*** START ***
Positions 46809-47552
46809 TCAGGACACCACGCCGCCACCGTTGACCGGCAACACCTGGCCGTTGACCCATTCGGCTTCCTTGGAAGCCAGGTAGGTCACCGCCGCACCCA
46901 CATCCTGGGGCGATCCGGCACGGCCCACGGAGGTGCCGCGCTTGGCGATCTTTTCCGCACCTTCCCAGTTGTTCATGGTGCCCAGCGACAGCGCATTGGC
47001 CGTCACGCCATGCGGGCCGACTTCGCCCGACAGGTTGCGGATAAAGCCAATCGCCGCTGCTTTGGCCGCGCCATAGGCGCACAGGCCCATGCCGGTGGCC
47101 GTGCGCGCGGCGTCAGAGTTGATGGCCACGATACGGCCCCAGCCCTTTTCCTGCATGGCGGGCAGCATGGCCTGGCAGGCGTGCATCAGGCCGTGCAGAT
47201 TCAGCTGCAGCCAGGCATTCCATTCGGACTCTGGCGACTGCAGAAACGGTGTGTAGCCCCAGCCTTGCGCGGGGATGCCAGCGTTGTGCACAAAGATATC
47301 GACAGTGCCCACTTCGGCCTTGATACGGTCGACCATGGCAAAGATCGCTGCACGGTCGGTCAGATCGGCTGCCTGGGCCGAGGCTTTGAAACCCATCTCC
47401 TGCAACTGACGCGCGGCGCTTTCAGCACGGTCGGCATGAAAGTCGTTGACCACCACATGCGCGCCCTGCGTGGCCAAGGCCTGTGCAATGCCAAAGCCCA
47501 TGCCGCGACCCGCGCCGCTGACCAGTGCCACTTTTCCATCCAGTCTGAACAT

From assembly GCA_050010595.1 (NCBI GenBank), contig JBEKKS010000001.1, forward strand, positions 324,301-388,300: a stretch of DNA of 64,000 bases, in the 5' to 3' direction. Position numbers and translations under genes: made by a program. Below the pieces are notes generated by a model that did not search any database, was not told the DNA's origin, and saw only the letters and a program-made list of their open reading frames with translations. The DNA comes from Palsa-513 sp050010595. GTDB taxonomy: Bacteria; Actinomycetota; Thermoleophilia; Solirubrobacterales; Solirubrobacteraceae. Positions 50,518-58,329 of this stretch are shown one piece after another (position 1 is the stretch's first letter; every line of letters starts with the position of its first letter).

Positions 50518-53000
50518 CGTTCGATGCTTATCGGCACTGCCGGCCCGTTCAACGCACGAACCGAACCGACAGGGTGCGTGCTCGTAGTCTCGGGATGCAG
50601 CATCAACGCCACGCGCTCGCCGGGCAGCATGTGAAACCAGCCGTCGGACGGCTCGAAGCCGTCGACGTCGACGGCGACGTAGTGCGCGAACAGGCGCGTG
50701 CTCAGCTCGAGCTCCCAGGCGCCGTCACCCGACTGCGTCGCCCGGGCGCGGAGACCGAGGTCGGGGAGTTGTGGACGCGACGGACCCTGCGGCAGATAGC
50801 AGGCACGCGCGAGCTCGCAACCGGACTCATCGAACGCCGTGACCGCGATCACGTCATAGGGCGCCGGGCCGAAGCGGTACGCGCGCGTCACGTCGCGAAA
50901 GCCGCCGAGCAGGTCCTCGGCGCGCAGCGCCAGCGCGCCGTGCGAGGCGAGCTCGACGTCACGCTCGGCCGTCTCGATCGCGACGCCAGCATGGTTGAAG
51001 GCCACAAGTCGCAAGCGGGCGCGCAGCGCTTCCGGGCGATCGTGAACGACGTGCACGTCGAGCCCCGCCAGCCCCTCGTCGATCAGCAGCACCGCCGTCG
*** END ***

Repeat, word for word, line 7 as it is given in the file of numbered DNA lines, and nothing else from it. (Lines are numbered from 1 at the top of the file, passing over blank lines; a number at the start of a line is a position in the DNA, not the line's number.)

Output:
47301 GACAGTGCCCACTTCGGCCTTGATACGGTCGACCATGGCAAAGATCGCTGCACGGTCGGTCAGATCGGCTGCCTGGGCCGAGGCTTTGAAACCCATCTCC